Screening improvements for asthma and obstructive pulmonary disease patients

Image: Flow chart of the proposed respiratory sound recording and CAS analysis approach.

The study proposes new signal processing algorithms to detect and characterize CAS, such as wheezes, which may be different between asthmatics with and without a significant bronchodilator response (BDR). The new technique evaluates CAS with results that go beyond those currently provided by spirometry, which is the usual way of assessing BDR in such patients.

When a sufferer’s airway obstruction has been confirmed by spirometry, a BDR test is usually performed to measure the variation in airflow limitation, high variability being one of the main components of an asthma diagnosis. While a thorough analysis of CAS can provide distinct and complementary information about BDR, the current standard BDR criterion is a subject of controversy, mainly due to low sensitivity.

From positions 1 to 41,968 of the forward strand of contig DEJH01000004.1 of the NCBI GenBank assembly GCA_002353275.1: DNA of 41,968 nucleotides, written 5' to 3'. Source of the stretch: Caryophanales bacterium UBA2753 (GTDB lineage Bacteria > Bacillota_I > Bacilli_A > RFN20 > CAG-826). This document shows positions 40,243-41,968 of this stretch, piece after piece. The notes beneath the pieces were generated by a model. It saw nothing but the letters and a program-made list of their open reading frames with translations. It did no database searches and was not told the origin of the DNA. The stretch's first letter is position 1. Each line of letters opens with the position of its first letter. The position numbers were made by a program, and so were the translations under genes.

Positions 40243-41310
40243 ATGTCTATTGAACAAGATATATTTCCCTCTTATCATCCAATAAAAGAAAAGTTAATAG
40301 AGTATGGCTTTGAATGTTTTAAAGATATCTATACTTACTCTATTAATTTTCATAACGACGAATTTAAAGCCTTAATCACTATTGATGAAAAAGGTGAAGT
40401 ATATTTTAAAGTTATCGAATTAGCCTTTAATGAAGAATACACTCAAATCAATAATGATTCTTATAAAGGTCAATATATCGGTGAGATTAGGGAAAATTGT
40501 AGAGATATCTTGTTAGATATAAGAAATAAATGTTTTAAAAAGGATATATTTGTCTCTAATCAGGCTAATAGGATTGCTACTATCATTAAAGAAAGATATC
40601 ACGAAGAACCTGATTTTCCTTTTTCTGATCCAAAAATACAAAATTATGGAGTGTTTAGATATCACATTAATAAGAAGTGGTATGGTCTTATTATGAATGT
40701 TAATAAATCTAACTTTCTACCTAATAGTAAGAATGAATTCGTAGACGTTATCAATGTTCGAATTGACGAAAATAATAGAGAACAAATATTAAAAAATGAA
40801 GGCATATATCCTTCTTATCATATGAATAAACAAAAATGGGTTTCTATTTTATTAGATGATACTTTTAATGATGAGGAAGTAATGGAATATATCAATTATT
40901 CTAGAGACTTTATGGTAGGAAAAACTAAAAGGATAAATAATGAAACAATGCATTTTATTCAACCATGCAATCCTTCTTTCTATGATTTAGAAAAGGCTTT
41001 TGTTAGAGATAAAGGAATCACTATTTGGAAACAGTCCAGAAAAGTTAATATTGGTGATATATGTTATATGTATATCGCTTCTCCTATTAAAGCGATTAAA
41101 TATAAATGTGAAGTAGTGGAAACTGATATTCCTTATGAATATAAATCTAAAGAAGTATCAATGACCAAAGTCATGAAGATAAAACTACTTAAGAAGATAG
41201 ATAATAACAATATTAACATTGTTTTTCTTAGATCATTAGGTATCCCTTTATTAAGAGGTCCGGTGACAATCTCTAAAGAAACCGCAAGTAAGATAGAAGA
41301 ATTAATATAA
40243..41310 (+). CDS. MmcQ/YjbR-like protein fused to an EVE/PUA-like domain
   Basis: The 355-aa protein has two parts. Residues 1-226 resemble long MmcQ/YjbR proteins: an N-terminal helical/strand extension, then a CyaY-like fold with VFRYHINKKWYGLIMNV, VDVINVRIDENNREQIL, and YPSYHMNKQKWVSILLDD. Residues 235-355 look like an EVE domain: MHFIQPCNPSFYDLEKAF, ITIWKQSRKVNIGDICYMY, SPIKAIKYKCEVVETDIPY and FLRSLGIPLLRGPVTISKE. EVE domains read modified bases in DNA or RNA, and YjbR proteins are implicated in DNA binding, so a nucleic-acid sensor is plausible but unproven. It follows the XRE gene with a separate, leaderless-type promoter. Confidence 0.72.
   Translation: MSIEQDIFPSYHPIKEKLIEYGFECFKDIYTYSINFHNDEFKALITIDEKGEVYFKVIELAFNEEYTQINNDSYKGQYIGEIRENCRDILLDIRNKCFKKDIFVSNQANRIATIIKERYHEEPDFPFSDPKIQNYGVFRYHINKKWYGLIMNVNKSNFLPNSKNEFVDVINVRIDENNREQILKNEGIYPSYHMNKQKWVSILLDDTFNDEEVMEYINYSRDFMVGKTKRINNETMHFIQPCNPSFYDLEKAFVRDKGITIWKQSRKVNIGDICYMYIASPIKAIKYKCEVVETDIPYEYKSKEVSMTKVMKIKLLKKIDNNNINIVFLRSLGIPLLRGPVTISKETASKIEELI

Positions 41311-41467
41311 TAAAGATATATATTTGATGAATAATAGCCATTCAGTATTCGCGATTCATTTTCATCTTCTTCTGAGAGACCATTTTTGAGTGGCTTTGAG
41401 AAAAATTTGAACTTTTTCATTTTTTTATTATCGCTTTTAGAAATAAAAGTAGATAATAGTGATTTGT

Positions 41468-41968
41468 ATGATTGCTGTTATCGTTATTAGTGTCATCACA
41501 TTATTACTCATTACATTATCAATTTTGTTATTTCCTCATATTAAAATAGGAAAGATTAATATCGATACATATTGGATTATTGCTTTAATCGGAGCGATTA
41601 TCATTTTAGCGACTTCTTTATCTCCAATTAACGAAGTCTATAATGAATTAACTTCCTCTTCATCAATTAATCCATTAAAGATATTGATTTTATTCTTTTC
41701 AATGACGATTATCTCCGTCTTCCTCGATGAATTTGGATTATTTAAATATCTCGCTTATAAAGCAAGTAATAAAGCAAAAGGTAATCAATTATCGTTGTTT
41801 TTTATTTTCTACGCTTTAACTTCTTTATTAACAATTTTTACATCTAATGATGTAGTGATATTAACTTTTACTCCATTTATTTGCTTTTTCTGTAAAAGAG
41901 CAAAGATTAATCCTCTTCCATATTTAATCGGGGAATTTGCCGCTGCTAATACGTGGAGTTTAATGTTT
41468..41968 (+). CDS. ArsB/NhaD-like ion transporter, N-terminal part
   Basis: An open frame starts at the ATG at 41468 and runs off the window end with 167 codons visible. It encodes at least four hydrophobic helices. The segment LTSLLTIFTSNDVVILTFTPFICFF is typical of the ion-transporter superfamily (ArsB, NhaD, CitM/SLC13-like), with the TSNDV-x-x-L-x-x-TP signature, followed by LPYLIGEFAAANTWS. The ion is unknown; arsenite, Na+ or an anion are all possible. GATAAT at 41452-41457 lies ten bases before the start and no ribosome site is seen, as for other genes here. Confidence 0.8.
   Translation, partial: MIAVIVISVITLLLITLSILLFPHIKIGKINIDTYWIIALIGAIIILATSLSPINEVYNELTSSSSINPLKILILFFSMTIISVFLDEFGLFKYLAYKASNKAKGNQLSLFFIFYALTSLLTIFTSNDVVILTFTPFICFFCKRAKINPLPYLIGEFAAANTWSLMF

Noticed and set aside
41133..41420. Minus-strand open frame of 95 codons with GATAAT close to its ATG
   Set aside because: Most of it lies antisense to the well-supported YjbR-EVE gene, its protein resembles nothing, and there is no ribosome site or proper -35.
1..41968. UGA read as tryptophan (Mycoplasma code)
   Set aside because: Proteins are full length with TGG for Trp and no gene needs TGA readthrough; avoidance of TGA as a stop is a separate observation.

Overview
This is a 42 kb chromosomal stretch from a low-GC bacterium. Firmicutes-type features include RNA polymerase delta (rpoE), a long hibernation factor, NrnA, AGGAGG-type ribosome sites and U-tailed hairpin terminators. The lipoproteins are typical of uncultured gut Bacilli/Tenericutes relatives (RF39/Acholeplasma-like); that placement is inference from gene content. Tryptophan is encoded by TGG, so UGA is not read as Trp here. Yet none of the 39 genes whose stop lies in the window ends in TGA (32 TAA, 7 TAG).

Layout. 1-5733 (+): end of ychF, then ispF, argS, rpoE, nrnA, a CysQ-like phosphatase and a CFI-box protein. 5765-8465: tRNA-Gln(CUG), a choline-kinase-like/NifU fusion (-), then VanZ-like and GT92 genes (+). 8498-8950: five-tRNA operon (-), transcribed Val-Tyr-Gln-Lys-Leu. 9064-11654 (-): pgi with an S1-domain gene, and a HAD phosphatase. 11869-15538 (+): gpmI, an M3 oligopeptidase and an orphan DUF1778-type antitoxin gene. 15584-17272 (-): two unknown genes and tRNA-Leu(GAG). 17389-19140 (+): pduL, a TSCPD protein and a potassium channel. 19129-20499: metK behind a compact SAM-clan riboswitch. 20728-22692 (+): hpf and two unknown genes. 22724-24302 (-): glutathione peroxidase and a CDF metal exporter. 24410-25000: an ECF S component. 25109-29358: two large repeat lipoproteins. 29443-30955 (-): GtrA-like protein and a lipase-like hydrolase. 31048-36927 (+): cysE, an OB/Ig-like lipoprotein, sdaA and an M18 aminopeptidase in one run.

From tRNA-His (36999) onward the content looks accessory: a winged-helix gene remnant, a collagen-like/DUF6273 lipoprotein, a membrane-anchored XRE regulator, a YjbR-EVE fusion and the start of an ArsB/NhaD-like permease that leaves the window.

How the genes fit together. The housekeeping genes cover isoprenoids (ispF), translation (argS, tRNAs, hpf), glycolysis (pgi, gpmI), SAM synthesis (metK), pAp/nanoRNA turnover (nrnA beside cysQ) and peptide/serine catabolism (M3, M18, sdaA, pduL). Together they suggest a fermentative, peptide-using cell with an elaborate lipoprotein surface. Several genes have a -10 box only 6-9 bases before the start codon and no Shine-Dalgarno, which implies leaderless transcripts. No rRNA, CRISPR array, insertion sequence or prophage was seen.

Asthma patients who came to the Pulmonology Service at the Hospital Germans Trias i Pujol, Badalona, for regular examinations from 2011 to 2015 were recruited for the BDR test and to participate in the respiratory sound recording and analysis study.

Using the new technique, the researchers found appreciable changes in CAS features of asthma patients, revealing alterations in airway obstruction that were not detected by spirometry, and allowing the BDR findings to be sorted into three consistent categories.

The new technique is a highly sensitive and non-invasive tool that contributes to improving the stratification of BDR levels, as well as offering a direct clinical application for assessing and managing of patients with obstructive pulmonary diseases.

Source article: Lozano-García M, Fiz JA, Martínez-Rivera C, Torrents A, Ruiz-Manzano J, Jané R (2017). Novel approach to continuous adventitious respiratory sound analysis for the assessment of bronchodilator response. PLoS ONE 12(2): e0171455